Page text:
The technology, in fact, that would eventually doom the river ice industry had already been invented even before the Scotts launched their business. In 1876 the German scientist Carl von Linde developed a process for continuously liquefying gases which became the basis for all subsequent refrigeration, although he did not obtain a U.S. patent until 1903. As the process was refined in subsequent years, its commercial value became clear to major American corporations. In 1911 GE introduced a refrigerator developed by a French inventor and in 1918 GM bought out a small firm and renamed it Frigidaire. By the 1920s, GM and GE were competing with Kelvinator and Electrolux for the electric refrigerator market and the ice industry was obsolete.

Scott's icehouse closed in the 1920s. In 1934 the huge building was sold to Kraus Brothers for use as a mushroom farm, a business which evidently did not long survive. At some point after that the building burned down and the site was abandoned to the forest.

In many ways the Scotts used forms of technology that we would call renewable. Horse and human musclepower harvested the ice, and it was transported by water to the cities, a far more energy-efficient means for moving heavy cargo than the diesel-powered trucks of our era. No electricity was required to store large quantities of ice for a year or two since the quantity alone kept the temperature low enough to minimize melting. Power for transporting the ice to the building, however, was provided by coal, then and now a major source for the greenhouse gases that remain in the atmosphere for centuries. In that way the Scott brothers contributed to the warming climate that now keeps the river open even in the coldest months.

Looking for Work; Industrial Archeology in Columbia County, New York
by Peter H. Stott is an invaluable guide to this and other sites of bygone industry, and I cannot recommend his book highly enough. It is published by Syracuse University Press and available at the Columbia County Historical Society in Kinderhook.

5 comments:

  1. Hi Mike-
    Great blog!
    So I was up there the other day, driving through-- looking for the access road to this place. Is it the road that has a nature preserve sign and "No motor vehicles" posted? I didn't have time to venture further (and didn't know where to park) but I am wondering if you can offer some more precise directions --assuming it's legal to poke around there... ~Lisa
    Hi Mike-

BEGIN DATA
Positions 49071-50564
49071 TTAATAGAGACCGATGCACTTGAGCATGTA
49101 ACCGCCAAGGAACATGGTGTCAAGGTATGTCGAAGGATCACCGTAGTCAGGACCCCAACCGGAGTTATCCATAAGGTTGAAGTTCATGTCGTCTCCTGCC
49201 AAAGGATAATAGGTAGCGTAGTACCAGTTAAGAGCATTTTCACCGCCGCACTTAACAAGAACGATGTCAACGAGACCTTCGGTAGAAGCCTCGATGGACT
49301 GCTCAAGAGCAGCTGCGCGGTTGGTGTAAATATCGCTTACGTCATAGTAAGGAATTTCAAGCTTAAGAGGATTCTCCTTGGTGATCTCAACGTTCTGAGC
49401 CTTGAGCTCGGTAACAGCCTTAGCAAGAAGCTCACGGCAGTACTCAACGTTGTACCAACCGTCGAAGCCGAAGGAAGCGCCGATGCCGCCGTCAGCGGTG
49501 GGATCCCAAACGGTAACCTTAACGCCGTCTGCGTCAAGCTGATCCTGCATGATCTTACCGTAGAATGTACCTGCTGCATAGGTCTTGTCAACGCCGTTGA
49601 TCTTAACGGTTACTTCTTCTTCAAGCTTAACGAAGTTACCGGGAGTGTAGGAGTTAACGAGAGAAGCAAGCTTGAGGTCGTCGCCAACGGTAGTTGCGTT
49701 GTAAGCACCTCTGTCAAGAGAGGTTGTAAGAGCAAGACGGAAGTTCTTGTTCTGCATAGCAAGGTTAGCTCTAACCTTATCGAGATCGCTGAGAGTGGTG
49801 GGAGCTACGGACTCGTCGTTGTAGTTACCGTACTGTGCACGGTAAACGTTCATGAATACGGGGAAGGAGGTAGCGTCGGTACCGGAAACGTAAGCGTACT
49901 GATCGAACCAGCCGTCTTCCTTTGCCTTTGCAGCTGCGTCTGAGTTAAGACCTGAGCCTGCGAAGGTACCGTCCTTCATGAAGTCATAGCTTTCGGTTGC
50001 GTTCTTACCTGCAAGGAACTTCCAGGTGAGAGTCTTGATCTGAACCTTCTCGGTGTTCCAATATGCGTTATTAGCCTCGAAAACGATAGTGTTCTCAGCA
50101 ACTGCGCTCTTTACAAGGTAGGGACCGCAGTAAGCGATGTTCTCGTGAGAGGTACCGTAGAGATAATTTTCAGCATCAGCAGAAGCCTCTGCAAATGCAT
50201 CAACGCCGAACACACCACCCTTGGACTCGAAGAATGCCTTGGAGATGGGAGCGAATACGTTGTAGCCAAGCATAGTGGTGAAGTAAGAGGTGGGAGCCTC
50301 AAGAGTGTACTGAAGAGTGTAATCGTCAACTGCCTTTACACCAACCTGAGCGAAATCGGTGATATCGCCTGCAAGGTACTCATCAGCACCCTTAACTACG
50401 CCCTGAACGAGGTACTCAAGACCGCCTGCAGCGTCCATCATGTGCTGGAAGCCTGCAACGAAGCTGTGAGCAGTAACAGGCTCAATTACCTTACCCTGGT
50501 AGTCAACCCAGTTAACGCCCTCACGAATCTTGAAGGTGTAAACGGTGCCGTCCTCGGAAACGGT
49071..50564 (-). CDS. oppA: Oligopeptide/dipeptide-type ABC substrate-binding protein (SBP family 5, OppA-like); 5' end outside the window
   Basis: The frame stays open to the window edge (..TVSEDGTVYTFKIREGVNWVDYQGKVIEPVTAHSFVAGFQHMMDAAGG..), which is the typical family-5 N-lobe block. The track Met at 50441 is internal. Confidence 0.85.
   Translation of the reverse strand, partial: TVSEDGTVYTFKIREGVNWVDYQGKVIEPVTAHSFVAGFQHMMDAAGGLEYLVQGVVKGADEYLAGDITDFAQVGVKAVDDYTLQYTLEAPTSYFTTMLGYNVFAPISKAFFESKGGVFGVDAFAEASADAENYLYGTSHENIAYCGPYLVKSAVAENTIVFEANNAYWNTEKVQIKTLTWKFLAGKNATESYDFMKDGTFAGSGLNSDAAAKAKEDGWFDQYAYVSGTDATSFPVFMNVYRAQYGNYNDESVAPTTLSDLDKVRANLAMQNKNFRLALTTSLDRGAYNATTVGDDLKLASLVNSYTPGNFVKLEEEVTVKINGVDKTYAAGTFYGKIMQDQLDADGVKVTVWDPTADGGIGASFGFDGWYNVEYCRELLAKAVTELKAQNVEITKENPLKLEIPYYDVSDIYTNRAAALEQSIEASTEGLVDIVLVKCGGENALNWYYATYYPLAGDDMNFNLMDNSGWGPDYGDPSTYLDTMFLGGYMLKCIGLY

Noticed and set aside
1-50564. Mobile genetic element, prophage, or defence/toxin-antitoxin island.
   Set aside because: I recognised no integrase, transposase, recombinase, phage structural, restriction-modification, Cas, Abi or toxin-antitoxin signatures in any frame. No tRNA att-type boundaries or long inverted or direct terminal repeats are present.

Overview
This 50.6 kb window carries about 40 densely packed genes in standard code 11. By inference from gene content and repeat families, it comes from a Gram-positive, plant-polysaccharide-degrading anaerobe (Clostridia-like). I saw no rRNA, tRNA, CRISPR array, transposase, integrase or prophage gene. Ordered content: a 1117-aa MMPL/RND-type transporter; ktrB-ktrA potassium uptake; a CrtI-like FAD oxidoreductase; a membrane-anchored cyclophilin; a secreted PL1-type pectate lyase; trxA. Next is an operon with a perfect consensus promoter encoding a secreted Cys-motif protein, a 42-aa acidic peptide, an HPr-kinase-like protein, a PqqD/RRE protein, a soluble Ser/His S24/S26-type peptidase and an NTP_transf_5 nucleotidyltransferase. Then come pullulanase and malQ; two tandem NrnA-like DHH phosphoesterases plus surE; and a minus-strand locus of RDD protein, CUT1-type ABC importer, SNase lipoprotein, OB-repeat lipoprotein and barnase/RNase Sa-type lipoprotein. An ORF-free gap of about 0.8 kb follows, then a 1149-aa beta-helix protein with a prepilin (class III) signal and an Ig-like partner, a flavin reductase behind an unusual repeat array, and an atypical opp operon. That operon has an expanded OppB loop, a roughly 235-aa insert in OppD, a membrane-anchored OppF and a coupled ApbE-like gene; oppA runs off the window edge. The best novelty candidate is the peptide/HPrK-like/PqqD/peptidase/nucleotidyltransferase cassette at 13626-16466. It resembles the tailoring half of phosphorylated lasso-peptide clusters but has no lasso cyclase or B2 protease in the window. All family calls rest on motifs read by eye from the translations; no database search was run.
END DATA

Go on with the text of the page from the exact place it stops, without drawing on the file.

Great blog!
    So I was up there the other day, driving through-- looking for the access road to this place. Is it the road that has a nature preserve sign and "No motor vehicles" posted? I didn't really have time to venture further (and didn't know where to park) but I am wondering if you can offer some more precise directions --assuming it's legal to poke around there... ~Lisa

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  2. Lisa,

    Yes, the dirt road leading tot he Ice House is the one with a nature preserve sign. It's on the left about a thousand feet past county road 46. Parking is not very good but you can get off the road at that point. The whole Newton Hook site is state land, and the ice house is easy to reach at the end of the dirt road.

    I've been out of town for a couple weeks, but now I want to finish exploring the Cary Brickyard site which is just south of Newton Hook on 9-J.

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  3. michael-- i just discovered your blog. nice work. i shall be reading you often. i linked an ice story on my blog to this: http://tugster.wordpress.com/2011/01/31/through-the-ice/

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  4. So, I actually bought the barn that was build for the ice house which is up the hill, on county rt 46 over looking the hudson. It is a late dutch barn, which was apparently build to house the horses which were used to haul the enormous slabs of ice off of the hudson. We were never sure if it was build in 1883 or 1885, as the barn was signed by 3 builders, but never knew if it was a 3 nor 5. I think we can officially say 1885.

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  5. This is a wonderful blog which I just discovered. My father was from Newton Hook born in 1905. I had no idea of this history.